The Gulf: Long on Oil, Short on Expertise

7 Jun

“The uncertainty surrounding the future of drilling is no small concern in a region so heavily dependent on the oil industry.” -The Washington Post, June 6, 2010

Seth: Few things are certain about the disaster (#1) that occurred at Deepwater Horizon. There was an explosion (#2), 11 workers were killed (#3), the oil rig sank with 700,000 gallons of diesel fuel on board (#4), and there is oil leaking from the well, about a mile underwater (#5). What caused the explosion and how much oil is leaking are important unanswered questions that pale in comparison to the question of the solution. Not much is known about drilling for oil at such depths; you can say BP is among the pioneers in the field. By the grace of God, disasters comparable to Deepwater Horizon are rare. However, as we all know, this blessing is the central reason BP has not been able to implement a solution thus far.  The latest attempt, a containment cap (think of an inverted funnel) is capturing about 10,000 barrels (420,000 gallons) of oil daily, which is estimated to be between forty and eighty per cent of the leak. The obvious problem with that estimate notwithstanding, the sheer numbers involved in this disaster are hard to wrap my head around. Take these official government numbers, as of June 5:

  • More than 20,000 personnel are currently responding to protect the shoreline and wildlife and cleanup vital coastlines. 
  • More than 2,600 vessels are responding on site, including skimmers, tugs, barges, and recovery vessels to assist in containment and cleanup efforts—in addition to dozens of aircraft, remotely operated vehicles, and multiple mobile offshore drilling units.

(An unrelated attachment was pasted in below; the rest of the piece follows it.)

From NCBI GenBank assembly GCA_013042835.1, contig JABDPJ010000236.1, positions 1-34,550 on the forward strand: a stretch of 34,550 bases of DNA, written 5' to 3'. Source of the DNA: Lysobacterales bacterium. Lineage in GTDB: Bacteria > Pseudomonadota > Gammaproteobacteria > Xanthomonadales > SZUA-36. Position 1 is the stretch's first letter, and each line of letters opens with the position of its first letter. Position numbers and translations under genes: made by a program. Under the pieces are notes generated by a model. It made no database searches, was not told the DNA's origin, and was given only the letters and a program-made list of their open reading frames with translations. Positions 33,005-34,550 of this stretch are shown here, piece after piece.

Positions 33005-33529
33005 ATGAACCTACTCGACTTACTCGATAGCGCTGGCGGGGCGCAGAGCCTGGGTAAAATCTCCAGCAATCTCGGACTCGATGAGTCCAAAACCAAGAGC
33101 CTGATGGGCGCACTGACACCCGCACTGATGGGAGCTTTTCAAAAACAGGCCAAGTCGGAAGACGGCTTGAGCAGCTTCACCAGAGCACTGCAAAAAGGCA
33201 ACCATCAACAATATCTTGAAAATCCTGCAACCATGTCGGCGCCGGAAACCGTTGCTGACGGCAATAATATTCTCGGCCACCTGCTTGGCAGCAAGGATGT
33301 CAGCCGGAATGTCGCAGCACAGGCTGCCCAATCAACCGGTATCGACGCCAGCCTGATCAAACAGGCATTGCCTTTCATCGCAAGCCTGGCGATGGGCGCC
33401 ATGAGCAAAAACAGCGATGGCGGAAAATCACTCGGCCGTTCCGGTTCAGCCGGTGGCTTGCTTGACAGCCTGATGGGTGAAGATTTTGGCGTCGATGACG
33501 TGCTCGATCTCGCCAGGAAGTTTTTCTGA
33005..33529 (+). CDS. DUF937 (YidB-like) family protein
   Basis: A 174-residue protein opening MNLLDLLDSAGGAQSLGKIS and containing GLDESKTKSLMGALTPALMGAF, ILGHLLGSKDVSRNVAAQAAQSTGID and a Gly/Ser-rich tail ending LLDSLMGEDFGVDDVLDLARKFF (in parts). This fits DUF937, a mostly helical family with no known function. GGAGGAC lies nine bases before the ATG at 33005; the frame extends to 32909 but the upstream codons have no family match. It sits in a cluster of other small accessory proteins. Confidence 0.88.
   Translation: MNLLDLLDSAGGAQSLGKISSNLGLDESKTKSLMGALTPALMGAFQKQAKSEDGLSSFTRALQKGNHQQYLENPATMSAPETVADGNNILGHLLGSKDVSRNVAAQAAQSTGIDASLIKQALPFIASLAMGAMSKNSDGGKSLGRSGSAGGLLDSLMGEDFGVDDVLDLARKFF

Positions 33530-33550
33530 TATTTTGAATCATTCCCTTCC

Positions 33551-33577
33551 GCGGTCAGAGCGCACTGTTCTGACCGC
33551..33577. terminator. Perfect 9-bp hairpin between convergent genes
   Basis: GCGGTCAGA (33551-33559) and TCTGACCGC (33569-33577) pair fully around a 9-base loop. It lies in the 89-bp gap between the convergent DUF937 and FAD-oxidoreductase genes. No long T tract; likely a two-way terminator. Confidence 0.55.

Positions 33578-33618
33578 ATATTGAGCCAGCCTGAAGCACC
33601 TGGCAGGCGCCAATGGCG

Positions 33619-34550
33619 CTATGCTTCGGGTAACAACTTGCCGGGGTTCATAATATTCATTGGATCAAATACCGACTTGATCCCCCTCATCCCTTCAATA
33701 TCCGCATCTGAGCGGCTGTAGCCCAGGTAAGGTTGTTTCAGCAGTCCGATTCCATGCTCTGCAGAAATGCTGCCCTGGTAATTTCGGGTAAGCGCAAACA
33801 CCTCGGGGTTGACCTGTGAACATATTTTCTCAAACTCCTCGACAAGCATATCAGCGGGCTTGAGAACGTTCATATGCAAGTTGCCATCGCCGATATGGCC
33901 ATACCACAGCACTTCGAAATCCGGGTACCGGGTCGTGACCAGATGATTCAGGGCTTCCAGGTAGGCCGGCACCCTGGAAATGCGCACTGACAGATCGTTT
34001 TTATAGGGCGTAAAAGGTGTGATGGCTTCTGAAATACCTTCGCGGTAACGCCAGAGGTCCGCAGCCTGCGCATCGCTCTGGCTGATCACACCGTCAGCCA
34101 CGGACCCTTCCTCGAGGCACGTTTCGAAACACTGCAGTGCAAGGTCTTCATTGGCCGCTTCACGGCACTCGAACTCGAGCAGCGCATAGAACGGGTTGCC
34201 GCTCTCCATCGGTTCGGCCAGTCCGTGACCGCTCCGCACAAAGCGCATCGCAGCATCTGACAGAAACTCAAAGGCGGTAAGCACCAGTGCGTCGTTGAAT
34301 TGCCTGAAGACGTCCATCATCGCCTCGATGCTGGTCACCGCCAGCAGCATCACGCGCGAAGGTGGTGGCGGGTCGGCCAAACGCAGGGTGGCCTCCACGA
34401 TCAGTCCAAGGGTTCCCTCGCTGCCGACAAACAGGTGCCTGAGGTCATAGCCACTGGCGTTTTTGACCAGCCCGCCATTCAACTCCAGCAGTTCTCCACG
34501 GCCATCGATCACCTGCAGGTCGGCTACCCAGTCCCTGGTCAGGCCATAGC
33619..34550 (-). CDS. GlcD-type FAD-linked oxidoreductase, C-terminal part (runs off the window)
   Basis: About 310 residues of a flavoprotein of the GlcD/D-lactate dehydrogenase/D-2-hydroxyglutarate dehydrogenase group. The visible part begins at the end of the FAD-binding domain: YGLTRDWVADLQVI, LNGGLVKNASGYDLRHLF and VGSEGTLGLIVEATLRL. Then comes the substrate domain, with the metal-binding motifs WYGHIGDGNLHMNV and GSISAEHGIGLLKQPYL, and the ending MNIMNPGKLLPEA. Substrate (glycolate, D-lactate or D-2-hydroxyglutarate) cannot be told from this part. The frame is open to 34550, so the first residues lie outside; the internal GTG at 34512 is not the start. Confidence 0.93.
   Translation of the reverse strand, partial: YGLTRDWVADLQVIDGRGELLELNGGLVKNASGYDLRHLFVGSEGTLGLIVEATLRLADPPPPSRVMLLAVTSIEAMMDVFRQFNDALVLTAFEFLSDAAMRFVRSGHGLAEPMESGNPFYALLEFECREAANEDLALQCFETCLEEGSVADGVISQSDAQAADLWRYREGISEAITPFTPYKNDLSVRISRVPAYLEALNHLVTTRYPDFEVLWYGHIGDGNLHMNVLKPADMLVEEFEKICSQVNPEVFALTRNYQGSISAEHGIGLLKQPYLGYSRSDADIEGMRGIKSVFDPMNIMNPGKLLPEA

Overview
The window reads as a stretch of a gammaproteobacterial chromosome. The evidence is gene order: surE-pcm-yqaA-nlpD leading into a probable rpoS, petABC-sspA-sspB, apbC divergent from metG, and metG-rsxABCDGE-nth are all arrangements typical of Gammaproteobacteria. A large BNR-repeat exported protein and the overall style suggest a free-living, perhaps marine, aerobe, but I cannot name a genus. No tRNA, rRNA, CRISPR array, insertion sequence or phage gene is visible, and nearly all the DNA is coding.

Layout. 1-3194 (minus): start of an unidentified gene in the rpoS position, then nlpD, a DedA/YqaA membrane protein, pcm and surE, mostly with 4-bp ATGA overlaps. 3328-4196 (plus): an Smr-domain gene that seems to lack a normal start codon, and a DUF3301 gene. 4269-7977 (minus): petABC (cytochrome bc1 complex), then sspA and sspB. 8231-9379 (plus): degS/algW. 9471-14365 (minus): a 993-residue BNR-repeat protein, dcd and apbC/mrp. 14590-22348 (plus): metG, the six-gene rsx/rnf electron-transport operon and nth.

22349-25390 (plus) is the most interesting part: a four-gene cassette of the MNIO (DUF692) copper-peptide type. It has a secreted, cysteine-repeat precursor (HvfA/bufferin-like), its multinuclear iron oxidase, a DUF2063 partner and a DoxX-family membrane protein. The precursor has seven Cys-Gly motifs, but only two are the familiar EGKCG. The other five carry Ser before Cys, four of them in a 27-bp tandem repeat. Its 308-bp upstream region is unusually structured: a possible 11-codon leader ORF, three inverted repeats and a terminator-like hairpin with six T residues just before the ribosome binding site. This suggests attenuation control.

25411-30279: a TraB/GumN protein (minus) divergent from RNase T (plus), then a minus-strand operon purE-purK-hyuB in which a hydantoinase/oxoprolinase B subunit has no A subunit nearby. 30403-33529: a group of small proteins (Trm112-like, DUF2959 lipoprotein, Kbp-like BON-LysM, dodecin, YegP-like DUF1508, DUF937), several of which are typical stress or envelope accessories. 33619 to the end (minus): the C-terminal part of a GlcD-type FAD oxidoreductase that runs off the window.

• Approximately 15.2 million gallons of an oil-water mix have been recovered.
  • 125 controlled burns have been conducted, efficiently removing a total of more than 3.2 million gallons of oil from the open water in an effort to protect shoreline and wildlife.

Considering this enormous response, and the fact the that oil is still getting the best of us should shed light on the vast problem we face. Consensus is, that our best chance for a fix won’t come until August, when two relief wells should be able to plug the leak with cement. Truthfully, I didn’t get a real perspective on the leak until I saw the following pictures:

You can find more pictures here

You can find the government’s timeline of its own response here

This diagram from the Wall Street Journal breaks down the efforts to stop the leak:

There has also been controversy surrounding the Obama administration’s decision to halt all offshore drilling. This six month moratorium was put in place amid public protest concerning lax regulation from the Minerals Management Service, the government branch overseeing offshore drilling. Since that time, others have been clamoring for the moratorium to be lifted, as the oil industry supports more than 40,000 workers in the gulf area. Tomorrow’s edition of the Wall Street Journal reports that President Obama and the Department of the Interior will be releasing new safety regulations to allow for offshore drilling and exploration in shallow water. The moratorium on deepwater activity is not being reconsidered, even with the public’s outcry.

At the end of the day, this is an unbelievable situation that no one was prepared for. The more educated about this I become, the less hopeful I am for a positive resolution. This disaster will forever change the environmental and quality-of-life conditions for those living or working in the Gulf region, and beyond. The federal government truly seems to be responding as quickly and intelligently as possible; I have to give them the benefit of the doubt. However the magnitude of what they are dealing with far outweighs the available expertise.

Going forward, this should be a tremendous learning experience. Hopefully, progressive legislation concerning energy policy is on the horizon. That’s truly the best result we can hope from this mess.


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